IN RE: Donnie LeWayne FOX

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Court of Appeals of Texas,Amarillo.

IN RE: Donnie LeWayne FOX, Relator.

No. 07-04-0369-CV.

Decided: July 28, 2004

Before JOHNSON, C.J., and QUINN and REAVIS, JJ. Donnie LeWayne Fox, Plainview, pro se. Harold J. Liller, Office of Atty Gen., Austin, for respondent.


Pending before this court is the application of Donnie LeWayne Fox for a writ of mandamus.   He requests that we order the “Hale County District Court [to] set a date to hear [his] cause.”   His “cause” appears to be a petition for writ of mandamus filed with the clerk of the 64th Judicial District Court for Hale County.   We deny the application for the reasons which follow.

 First, to the extent that Fox asks us to grant the petition for writ of mandamus filed with the trial court clerk, we cannot do that. Our jurisdiction does not permit us to adjudicate a matter pending in a trial court without the trial court first acting upon it.   See O'Donniley v. Golden, 860 S.W.2d 267, 269 (Tex.App.-Tyler 1993, orig. proceeding) (when a trial court has yet to act, authority entitles us only to order the trial court to act;  it does not allow us to tell the trial court what decision to make).

 Second, rules of procedure obligate one seeking mandamus relief to accompany his petition with an appendix.  Tex.R.App. P. 52.3(j).  The latter must include, among other things, a certified or sworn copy of the document showing the matter complained of.   In this case, the document showing the matter complained of would be the petition for writ of mandamus filed with the district court.   Though a copy of the document accompanied Fox's application, it was not certified.   Nor did he personally verify its authenticity.   Similarly, Fox neglected to verify, by affidavit, the factual allegations contained in his application.   Such is required by Texas Rule of Appellate Procedure 52.3.   Also lacking is compliance with other aspects of the same rule.   For instance, his application contains no identity of the parties and counsel, table of contents, index of authorities, statement of the case, or statement of the issues presented.  Rule 52.3 requires one seeking extraordinary relief, such as a writ of mandamus, to include those matters in his petition.   And, that Fox may be acting pro se does not relieve him of complying with the rules of procedure.  Holt v. F.F. Enters., 990 S.W.2d 756, 759 (Tex.App.-Amarillo 1998, pet. denied).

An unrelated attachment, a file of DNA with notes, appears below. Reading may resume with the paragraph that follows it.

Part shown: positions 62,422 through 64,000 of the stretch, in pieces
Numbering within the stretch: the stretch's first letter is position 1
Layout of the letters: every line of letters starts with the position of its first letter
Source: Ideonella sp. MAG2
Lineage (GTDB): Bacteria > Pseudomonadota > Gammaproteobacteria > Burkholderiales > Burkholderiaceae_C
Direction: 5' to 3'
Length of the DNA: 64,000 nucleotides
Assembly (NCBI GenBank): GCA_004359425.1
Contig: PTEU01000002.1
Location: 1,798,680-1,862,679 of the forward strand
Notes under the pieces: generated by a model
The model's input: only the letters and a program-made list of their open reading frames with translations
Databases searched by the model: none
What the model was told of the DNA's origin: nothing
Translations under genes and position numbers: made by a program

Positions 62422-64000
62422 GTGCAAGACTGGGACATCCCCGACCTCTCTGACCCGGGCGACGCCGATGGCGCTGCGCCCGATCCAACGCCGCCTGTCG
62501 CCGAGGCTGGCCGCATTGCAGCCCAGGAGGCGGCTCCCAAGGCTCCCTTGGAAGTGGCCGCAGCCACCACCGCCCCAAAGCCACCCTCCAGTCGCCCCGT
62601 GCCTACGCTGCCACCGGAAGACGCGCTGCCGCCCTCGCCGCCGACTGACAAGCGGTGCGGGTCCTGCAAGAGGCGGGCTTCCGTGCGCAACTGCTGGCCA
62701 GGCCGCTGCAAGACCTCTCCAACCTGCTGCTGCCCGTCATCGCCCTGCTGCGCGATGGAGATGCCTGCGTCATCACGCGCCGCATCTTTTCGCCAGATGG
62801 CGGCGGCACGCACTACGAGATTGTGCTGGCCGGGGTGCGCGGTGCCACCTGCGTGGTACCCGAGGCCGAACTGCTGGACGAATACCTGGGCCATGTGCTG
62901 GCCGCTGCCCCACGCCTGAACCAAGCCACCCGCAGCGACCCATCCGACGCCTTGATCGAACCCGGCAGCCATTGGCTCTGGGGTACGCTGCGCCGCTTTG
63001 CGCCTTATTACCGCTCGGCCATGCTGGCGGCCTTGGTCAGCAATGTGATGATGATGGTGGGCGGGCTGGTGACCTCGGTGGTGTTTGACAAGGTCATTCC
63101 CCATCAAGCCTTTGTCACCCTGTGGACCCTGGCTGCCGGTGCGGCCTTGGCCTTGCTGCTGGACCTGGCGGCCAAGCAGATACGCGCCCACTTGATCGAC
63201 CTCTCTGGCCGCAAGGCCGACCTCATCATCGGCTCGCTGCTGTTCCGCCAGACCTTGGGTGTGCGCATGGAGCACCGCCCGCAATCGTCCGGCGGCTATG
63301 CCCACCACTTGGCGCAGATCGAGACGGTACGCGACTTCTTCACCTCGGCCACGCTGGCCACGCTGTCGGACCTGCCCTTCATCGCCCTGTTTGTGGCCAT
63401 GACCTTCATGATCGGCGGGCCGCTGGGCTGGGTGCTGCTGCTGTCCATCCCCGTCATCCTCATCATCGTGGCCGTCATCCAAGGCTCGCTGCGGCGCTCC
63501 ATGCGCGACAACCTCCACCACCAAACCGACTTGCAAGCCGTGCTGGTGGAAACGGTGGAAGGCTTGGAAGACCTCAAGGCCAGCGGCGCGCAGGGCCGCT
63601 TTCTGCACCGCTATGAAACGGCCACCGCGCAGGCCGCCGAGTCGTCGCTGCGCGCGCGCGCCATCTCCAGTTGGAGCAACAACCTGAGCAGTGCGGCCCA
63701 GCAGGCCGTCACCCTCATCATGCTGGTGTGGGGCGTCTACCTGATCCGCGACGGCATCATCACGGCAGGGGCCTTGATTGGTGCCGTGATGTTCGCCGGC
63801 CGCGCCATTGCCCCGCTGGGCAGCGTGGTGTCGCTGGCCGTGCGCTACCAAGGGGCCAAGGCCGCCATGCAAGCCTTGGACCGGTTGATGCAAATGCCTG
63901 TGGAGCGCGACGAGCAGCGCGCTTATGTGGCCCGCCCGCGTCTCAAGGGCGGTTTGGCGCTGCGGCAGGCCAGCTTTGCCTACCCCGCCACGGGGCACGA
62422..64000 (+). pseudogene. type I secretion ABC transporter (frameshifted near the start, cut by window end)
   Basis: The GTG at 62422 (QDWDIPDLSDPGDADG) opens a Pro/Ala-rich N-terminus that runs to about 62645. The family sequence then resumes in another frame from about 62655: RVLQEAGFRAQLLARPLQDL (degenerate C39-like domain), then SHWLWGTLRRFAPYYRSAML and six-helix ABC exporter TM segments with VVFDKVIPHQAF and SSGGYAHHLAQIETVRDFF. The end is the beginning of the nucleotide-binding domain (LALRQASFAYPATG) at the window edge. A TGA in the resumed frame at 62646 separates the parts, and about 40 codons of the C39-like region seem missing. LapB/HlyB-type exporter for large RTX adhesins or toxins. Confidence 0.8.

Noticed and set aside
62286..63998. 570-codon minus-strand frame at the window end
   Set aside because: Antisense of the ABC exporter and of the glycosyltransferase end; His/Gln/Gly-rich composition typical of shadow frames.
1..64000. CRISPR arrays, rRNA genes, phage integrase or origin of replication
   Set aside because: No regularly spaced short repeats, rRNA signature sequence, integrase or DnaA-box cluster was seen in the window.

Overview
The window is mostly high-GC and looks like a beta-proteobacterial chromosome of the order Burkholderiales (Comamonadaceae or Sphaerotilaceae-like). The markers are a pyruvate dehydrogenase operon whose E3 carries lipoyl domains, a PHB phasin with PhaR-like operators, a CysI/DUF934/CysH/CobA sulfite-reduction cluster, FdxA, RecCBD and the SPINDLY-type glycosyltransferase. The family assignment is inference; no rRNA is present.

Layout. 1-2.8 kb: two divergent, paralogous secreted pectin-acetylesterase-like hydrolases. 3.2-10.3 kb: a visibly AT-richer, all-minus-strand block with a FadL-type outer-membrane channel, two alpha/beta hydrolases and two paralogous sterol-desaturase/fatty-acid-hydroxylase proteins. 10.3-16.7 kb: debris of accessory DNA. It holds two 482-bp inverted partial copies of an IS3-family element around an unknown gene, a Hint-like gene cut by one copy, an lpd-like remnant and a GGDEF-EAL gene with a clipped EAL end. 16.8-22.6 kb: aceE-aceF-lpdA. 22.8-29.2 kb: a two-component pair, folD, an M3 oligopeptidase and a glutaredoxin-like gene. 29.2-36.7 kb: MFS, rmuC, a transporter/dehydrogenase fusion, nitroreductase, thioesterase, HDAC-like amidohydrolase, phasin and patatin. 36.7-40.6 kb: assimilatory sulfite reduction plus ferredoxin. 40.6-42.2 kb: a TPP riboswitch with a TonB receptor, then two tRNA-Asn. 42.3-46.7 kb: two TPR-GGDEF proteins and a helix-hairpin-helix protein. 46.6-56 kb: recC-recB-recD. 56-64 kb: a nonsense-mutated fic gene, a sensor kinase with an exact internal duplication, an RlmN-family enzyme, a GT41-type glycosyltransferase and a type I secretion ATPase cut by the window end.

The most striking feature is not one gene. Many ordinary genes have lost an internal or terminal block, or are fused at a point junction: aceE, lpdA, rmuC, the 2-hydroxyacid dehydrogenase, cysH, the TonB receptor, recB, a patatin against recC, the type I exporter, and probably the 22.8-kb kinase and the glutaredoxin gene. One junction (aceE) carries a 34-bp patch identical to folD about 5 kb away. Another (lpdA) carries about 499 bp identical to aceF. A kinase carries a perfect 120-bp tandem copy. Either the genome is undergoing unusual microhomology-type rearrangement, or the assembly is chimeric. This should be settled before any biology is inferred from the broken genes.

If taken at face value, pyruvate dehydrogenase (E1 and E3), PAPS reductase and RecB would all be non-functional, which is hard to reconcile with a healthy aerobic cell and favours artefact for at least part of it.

Third, nothing of record indicates that the petition for mandamus purportedly filed below was brought to the attention of the district court.   Simply put, before mandamus relief may issue, the petitioner must establish that the district court 1) had a legal duty to perform a non-discretionary act, 2) was asked to perform the act, and 3) failed or refused to do it.   O'Connor v. First Court of Appeals, 837 S.W.2d 94, 97 (Tex.1992);  In re Chavez, 62 S.W.3d 225, 228 (Tex.App.-Amarillo 2001, orig. proceeding).   Given this, it is encumbent upon Fox to illustrate that the district court received and was aware of his petition.1  This is so because a court cannot be faulted for doing nothing when it is or was unaware of the need to act.   Here, the record simply indicates that Fox's petition was filed with the district clerk.   Whether the trial court was ever made aware of it is unknown.   Lacking that information, we cannot simply assume that the district court knew of its duty to act and neglected to perform it.   Thus, Fox has not fulfilled his burden to illustrate that the trial court refused to act.